Canuck Messier? Blackhawk Orr? Should have never happened

The other day I came across an amazing post over at The Legend of Cecilio Guante about athletes and teams that should have never been. It got me thinking about hockey, especially when they included two great examples in Wayne Gretzky on the St. Louis Blues and Brian Leetch on the Boston Bruins and Toronto Maple Leafs. Both are two players so identified with certain franchises that to see them on a different team is just plain weird.

What hockey players other than Gretzky and Leetch would fit into this category?

Mark Messier, Vancouver Canucks

After beginning his legendary career in Edmonton and cementing his place in the hearts of New Yorkers thanks to his Game 6 guarantee (video) and Stanley Cup delivery a short while later (sorry for the flashback, Wyshynski), Messier signed with the Canucks after the 1996-97 season and was immediately given the captaincy from Trevor Linden. From there, things went downhill. "Moose" had his worst point production of his career that first season, and also insisted that he wear No. 11 -- even though the franchise had kind of retired it in honor of Wayne Maki. After three injury-plagued and woeful season, Mess returned to the Rangers in 2000 and finished up his Hall of Fame career on Broadway.

Bobby Orr, Chicago Blackhawks

Everyone has seen the Cup-winning goal in the 1972 Finals where Orr went "airborne" after scoring. Orr became immortal in the city of Boston because of that moment and seeing him "Commit to the Indian" back in 1976 was just plain weird. Thanks in part to the shady Alan Eagleson, Orr's agent at the time, the former head of the NHLPA colluded with then Chicago owner Bill Wirtz by telling the Hall of Fame defenseman that the Blackhawks had a better deal to offer than Boston. Unbeknownst to Orr, the Bruins had a similar offer, but threw in an 18% ownership stake in the team. He would play only 26 games over the next three seasons and was inducted into the Hall of Fame at age 31 in 1979.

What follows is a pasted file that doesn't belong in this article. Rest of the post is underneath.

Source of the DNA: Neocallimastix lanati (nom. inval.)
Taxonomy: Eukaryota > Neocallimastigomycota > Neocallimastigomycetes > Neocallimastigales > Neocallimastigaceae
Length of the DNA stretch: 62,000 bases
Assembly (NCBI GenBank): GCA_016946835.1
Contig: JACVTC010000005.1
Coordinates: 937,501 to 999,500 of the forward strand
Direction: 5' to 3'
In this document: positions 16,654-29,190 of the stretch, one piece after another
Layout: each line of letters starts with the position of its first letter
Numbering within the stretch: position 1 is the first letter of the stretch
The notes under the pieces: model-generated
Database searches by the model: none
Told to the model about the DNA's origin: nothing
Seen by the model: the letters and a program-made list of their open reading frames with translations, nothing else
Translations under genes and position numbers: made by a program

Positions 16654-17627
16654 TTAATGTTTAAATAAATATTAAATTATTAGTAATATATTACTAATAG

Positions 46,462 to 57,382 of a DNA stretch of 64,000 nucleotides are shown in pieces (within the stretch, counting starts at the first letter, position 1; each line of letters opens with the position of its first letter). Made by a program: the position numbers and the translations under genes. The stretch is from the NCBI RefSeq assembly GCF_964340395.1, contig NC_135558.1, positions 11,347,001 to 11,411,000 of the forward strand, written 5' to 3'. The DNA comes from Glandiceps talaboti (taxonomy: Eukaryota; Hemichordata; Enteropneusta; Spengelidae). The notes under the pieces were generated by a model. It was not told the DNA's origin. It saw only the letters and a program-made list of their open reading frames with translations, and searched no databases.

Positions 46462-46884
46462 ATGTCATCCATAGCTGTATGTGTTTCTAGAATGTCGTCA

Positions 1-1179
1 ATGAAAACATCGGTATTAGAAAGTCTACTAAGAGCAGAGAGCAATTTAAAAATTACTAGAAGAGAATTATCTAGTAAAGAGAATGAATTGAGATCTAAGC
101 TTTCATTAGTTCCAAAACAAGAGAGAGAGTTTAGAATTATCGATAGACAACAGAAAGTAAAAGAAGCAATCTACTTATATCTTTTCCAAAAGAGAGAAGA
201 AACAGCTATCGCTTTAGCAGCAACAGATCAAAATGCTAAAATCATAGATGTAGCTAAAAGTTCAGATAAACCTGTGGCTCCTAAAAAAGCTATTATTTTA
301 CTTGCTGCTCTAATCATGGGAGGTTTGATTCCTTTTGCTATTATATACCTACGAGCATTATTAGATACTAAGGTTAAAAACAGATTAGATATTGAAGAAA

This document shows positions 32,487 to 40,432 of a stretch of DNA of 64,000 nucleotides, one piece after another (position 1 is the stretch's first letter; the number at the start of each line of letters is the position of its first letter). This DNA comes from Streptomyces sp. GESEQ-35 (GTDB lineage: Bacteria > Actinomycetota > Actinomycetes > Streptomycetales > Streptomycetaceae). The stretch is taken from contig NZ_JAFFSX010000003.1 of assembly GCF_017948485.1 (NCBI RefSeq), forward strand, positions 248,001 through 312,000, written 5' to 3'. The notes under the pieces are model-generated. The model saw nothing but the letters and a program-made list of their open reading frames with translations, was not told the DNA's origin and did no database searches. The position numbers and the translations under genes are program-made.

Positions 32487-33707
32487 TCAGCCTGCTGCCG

Brett Hull, Phoenix Coyotes

After Hull signed with Phoenix in 2004 to a $4.5 million deal, the Coyotes/Jets organization made a huge deal about it. The franchise unretired his father's No. 9 jersey; from then on, things went south. The "Golden Brett's" first year in the desert was 2005-06, the first year after the lockout and the "new" NHL ate him up. Hull was unable to keep pace with the speed of the game anymore and after just five games, he hung up his skates for good.

Eddie Giacomin, Detroit Red Wings

Reduced to a mediocre goaltender in 1975 by injuries, the beloved Giacomin and his high salary was shredded by the Rangers brass and he found his way to Detroit. Just two nights after being signed -- in a touch of irony -- Giacomin returned to Madison Square Garden as the Red Wings faced off against New York. The Big Apple crowed gave No. 1 a standing ovation and booed the home team throughout the game. In 1989, Giacomin was given the honor of having his No. 1 raised to the rafters of MSG alongside Rod Gilbert.

Pat LaFontaine, New York Rangers

A growing theme here is "said player leaves the organization he's most associated with and the crap hits the fan." Pat LaFontaine keeps that trend going when, after he demanded a trade from Buffalo, he joined the Rangers and managed only 67 games; diagnosed with a concussion after colliding with a teammate and eventually retired. I would think some Islanders fans had a wry smile after seeing the former Isle join the dark side, donning a Rangers sweater.

I would image that there are so many more of these cases throughout hockey history.

Can you think of any other players that would qualify?

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